A beautiful, worn banjo is purchased by a Chicago resident at an auction a few years ago.
A tattered note inside says the banjo dates to the mid-1800s and was bought from a former slave in Bethel, Ohio, by an abolitionist family some time after Emancipation.
According to the note, the slave who owned the banjo and the boy who ultimately purchased the banjo had once shared a classroom. Could this be the only slave banjo known to exist?
History Detectives is off to Ohio and Maryland to trace the roots of two American families divided by racial lines during the Civil War and to track the surprising lineage of an instrument that has contributed to more than 200 years of American music.
- Also with Tukufu Zuberi Car Tape Deck Is this an example of the first ever commercially produced car tape player?
- Also with Tukufu Zuberi Florida Map How did this faded map help unlock the riches of the New World?
- Also with Tukufu Zuberi Booth Letter Did the father of John Wilkes Booth threaten to assassinate the President?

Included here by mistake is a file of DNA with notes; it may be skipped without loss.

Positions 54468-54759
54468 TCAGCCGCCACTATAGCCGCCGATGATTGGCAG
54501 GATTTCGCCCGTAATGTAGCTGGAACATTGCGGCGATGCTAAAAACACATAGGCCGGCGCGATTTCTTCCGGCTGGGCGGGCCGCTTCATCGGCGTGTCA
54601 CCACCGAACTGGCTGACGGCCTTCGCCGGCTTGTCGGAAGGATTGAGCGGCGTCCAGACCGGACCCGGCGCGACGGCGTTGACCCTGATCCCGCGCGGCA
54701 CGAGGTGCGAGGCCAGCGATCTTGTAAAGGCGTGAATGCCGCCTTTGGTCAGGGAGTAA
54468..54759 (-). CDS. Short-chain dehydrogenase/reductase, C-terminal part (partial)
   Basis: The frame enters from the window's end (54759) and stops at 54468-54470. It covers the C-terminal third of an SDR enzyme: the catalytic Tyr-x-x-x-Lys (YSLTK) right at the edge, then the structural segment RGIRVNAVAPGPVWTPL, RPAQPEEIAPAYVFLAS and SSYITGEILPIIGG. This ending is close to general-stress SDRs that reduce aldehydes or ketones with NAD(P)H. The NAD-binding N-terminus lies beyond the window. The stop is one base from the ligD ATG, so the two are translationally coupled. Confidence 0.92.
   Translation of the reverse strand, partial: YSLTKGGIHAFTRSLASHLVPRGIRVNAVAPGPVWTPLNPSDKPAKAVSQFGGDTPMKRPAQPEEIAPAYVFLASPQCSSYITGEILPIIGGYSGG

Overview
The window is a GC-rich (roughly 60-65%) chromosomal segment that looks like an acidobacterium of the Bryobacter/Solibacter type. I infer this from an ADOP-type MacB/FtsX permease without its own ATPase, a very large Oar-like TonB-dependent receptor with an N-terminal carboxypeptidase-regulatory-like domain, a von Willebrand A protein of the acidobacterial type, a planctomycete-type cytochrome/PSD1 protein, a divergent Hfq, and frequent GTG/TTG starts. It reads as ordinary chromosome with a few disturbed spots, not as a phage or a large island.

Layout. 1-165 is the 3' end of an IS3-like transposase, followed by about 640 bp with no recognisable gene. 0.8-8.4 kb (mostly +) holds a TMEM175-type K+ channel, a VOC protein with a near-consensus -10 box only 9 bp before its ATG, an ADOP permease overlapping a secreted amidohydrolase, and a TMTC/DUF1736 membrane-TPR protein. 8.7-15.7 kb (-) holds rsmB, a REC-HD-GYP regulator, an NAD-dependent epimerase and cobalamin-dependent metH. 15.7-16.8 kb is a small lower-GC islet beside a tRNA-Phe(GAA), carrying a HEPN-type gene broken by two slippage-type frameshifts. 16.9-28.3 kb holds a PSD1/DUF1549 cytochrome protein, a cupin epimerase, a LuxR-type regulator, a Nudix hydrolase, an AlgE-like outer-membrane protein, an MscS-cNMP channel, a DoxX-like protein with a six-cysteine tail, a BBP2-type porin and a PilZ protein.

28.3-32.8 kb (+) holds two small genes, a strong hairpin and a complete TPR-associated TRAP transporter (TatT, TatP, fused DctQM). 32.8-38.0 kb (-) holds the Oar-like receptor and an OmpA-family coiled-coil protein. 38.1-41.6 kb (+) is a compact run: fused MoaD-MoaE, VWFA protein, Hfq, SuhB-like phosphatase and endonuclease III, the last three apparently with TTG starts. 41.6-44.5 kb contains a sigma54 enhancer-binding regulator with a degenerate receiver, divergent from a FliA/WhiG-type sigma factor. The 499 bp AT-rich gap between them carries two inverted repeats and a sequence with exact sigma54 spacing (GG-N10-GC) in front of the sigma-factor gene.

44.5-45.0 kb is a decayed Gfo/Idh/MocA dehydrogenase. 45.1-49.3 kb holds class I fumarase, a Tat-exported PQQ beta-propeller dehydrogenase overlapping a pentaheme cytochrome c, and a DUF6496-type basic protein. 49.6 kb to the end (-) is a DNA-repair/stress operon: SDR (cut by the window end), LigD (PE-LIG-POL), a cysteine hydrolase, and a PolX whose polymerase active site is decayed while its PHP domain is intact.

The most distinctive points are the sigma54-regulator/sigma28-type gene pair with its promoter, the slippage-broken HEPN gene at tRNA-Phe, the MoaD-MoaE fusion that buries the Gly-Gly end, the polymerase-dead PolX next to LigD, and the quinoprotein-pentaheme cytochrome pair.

- Related Investigation Galvez Papers What stories do these faded legal pages reveal about a revolutionary war hero’s role in an unexpected love affair?
- Related Investigation Mystery Crystal Cross Where did this mysterious religious relic discovered in an old Spanish mission originally come from?
- Also in Civil War: 1850-1877 Dutch Colonial Home What role did these menacing forts play in the settling of this part of the West?
This is a place for opinions, comments, questions and discussion; a place where viewers of History Detectives can express their points of view and connect with others who value history. We ask that posters be polite and respectful of all opinions. History Detectives reserves the right to delete comments that don’t conform to this conduct. We will not respond to every post, but will do our best to answer specific questions, or address an error.